Feature

Keeping the body in mind: Social prescribing and mental health


Amanda Lyons


13/05/2019 2:36:54 PM

Professor Katherine Boydell discusses the efficacy of non-medical interventions on mental health.

Professor Katherine Boydell and social prescribing
Professor Katherine Boydell is exploring the efficacy of social prescribing models for mental health conditions.

All GPs will likely recognise the patient who does not have anything especially ‘wrong’, but who has a lot of questions and is keen to linger longer in the consultation than seems necessary.
 
Up to 20% of GP visits are for social rather than physical issues. Professor Katherine Boydell, Professor of Mental Health at mental health research and advocacy organisation the Black Dog Institute, has found these patients often experience social isolation, a condition that can have serious implications for mental and physical health.
 
‘Social isolation is a huge issue and is associated with a 29% increase in mortality,’ she told newsGP.
 
The issue of social isolation has come under particular focus in recent years. This is especially true in the UK, where extensive research has been undertaken on a possible solution – social prescribing, a holistic healthcare approach in which doctors prescribe a range of non-clinical, community-based services.
 
Because social prescribing is focused on community, connectedness, and mind–body care, the tools of treatment can be incredibly broad, including everything from gardening groups to literacy classes. Professor Boydell feels that, at its best, social prescribing can be used together with the biomedical model to address some of the wider social determinants of health.
 
‘For example, if poor housing is a factor in people’s depression, you’ve got finance and employment concerns that might have adverse impacts,’ she said.
 
‘You have to think about moving beyond the medical model to address people’s needs in a bespoke, holistic way.’
 
A number of different models of social prescribing, all with the basis of building on already-existing resources within the community, have been trialled in the UK.
 
‘Everything from a very low-intensity model which might be information only, so a brochure at a GP office,’ Professor Boydell said. ‘And then it might go up to a where a GP or allied health professional
refers someone to a community activity or program.
 
‘But the more intense models would encompass a social prescriber or a link worker, where they offer a face-to-face or telephone co-production with an in-depth coaching service.
 
‘A lot of the models in the UK have that link worker, so they’re the uber knowledge base that work with the patient or client, saying, “What are your needs? Do you have difficulty accessing this resource? How can we help get you there?”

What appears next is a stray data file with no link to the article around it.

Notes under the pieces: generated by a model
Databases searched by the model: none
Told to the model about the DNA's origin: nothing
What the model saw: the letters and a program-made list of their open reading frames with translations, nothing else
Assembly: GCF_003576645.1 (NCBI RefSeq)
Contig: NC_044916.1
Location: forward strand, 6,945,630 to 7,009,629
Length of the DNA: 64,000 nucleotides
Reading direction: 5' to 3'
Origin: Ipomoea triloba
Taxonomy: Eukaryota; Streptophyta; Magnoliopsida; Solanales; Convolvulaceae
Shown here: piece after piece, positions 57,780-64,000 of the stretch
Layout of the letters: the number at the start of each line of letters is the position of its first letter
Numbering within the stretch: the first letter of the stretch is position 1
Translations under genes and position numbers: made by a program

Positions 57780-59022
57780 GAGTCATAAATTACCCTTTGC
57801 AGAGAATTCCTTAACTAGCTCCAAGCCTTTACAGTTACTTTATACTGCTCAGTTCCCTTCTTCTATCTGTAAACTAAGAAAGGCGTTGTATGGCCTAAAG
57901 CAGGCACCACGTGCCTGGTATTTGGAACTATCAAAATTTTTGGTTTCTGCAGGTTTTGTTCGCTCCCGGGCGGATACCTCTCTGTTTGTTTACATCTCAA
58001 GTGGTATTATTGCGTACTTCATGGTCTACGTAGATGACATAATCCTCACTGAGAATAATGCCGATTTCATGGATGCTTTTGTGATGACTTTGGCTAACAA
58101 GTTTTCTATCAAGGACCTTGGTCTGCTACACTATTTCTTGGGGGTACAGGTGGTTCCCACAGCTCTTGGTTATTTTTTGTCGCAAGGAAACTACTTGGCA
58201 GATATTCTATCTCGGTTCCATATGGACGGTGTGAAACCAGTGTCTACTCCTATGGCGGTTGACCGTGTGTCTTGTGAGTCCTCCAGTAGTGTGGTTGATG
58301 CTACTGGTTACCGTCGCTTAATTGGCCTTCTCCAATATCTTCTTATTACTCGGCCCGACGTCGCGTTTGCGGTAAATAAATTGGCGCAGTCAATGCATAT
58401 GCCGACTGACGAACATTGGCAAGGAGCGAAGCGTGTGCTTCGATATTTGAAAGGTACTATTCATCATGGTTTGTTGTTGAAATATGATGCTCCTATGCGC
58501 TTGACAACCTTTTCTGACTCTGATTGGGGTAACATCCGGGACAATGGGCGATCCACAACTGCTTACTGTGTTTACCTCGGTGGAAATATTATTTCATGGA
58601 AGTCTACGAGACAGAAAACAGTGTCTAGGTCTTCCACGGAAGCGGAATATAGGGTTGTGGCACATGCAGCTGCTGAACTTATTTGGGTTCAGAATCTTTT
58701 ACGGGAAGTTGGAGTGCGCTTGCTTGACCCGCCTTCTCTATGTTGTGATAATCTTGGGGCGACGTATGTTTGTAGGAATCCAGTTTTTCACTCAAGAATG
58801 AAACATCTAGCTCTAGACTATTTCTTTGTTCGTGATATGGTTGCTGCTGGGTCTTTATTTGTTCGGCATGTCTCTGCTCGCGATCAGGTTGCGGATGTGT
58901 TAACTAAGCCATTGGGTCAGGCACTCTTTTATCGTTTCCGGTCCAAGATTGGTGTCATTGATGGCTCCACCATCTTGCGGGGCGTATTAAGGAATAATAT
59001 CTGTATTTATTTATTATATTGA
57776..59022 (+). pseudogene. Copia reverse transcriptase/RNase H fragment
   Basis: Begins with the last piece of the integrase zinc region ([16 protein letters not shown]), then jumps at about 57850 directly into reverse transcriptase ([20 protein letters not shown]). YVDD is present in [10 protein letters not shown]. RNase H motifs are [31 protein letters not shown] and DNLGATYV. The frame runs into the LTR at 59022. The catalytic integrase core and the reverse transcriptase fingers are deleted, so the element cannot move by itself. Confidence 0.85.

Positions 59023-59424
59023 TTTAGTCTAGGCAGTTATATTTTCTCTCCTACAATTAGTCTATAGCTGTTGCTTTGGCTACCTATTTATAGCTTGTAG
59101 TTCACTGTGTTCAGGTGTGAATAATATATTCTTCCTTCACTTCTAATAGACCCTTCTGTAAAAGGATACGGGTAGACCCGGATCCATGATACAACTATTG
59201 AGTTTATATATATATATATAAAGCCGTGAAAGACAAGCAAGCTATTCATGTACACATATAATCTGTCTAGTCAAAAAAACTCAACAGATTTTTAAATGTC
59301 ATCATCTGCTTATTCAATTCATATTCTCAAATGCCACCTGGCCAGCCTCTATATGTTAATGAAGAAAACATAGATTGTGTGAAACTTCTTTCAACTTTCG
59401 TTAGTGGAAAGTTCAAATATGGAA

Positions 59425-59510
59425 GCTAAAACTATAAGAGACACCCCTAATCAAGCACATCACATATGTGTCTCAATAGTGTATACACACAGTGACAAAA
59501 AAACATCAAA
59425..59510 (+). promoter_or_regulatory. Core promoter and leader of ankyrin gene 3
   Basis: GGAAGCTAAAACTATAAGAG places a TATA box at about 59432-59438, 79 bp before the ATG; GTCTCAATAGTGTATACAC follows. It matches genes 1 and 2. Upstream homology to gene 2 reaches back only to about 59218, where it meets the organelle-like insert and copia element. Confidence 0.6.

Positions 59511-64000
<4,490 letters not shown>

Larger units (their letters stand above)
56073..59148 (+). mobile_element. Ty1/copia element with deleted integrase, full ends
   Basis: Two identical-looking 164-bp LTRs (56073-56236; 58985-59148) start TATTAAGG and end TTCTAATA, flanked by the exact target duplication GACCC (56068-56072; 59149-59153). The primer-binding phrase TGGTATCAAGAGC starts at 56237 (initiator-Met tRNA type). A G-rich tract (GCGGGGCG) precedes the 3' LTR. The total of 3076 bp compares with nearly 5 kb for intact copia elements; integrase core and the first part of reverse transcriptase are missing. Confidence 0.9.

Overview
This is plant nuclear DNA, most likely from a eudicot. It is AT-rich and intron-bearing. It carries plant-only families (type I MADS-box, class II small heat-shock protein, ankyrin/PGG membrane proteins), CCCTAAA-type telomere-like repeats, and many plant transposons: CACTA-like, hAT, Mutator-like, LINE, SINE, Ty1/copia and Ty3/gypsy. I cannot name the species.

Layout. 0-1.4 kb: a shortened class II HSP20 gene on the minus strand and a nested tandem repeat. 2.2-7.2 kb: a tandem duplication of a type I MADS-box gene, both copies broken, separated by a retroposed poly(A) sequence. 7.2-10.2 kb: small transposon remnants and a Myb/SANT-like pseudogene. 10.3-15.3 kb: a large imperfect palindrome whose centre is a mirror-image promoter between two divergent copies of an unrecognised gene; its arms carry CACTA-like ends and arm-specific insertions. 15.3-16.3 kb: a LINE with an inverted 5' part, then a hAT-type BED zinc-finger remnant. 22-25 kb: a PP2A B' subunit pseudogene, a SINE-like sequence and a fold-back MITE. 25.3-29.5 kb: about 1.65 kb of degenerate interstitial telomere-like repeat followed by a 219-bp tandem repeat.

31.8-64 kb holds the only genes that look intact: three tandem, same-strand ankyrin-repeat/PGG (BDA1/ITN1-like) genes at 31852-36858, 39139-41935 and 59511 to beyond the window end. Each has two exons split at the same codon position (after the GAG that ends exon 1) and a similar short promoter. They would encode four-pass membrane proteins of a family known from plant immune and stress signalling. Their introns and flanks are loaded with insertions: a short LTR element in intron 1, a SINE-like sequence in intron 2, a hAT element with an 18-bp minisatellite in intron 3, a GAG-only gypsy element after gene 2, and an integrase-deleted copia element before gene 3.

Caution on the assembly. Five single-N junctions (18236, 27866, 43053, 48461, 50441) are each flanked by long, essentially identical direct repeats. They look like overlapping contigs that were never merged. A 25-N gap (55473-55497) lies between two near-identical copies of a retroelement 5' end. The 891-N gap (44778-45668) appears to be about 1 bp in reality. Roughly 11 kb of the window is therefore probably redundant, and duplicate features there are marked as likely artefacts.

‘That’s the best-practice model.’
 
Professor Boydell has often found many Australian GPs are already engaging in this type of prescribing, without having a term for it. However, she believes implementing a specific model can still be extremely helpful.
 
‘Many physicians, especially GPs, will say, “Social prescribing, I’ve been doing this for years, I do this in my practice”,’ she said.
 
‘But I think that, even though many GPs undertake social prescribing-like activities, it might often be somewhat ad-hoc, or they might feel varying levels of confidence and comfort in doing so.
 
‘What a social prescribing model does is formalises it, and offers us the support of link worker that assists in referrals.’
 
The Black Dog Institute’s recent Exercise your mood campaign was an example of applying a social-prescribing mindset to the issue of mental health.
 
‘Our research has shown that any extra physical activity you can manage in a day is going to make a difference to your mental health,’ Professor Boydell said. ‘So we were promoting doing any form of exercise or movement; the main message was, try to get in an hour a week.
 
‘Again, that is very much linked with the notion of social prescribing and highlighting the role exercise can play in mental health. It’s really about keeping the body in mind, building in that regular hour into your week, taking the stairs, whatever is going to make an impact.’
 
Professor Boydell is keen to further explore the impacts of social prescribing within Australia and, in conjunction the Black Dog Institute, is conducting research into its efficacy in the treatment of mental health conditions.
 
‘Right now we are piloting an exercise prescription program and an art prescription program,’ she said.
 
‘We just got the ethics approval for the art prescription program, and that’s a partnership with the Art Gallery of New South Wales. So we will see in that pilot trial what the impacts are, but I’m really excited about moving forward.’
 
Professor Boydell is also working towards greater exploration of the social prescribing ethos in broader ways, extending further into the arts and beyond.
 
‘My colleague and I just submitted a grant application to focus on a social prescribing project that is focused on creative reading and writing, based on the literature showing the positive impact and results of bringing people together in these creative reading and writing groups,’ she said.
 
‘And last week we met with Lisa Chimes, the TV vet, who’s interested in incorporating companion animals into the social prescribing program. So we’re exploring that as another possibility.
 
‘I just think there are so many wonderful opportunities and activities to draw on, fabulous resources that already exist in our communities.’



Black Dog Institute Mental health Physical health Social prescribing



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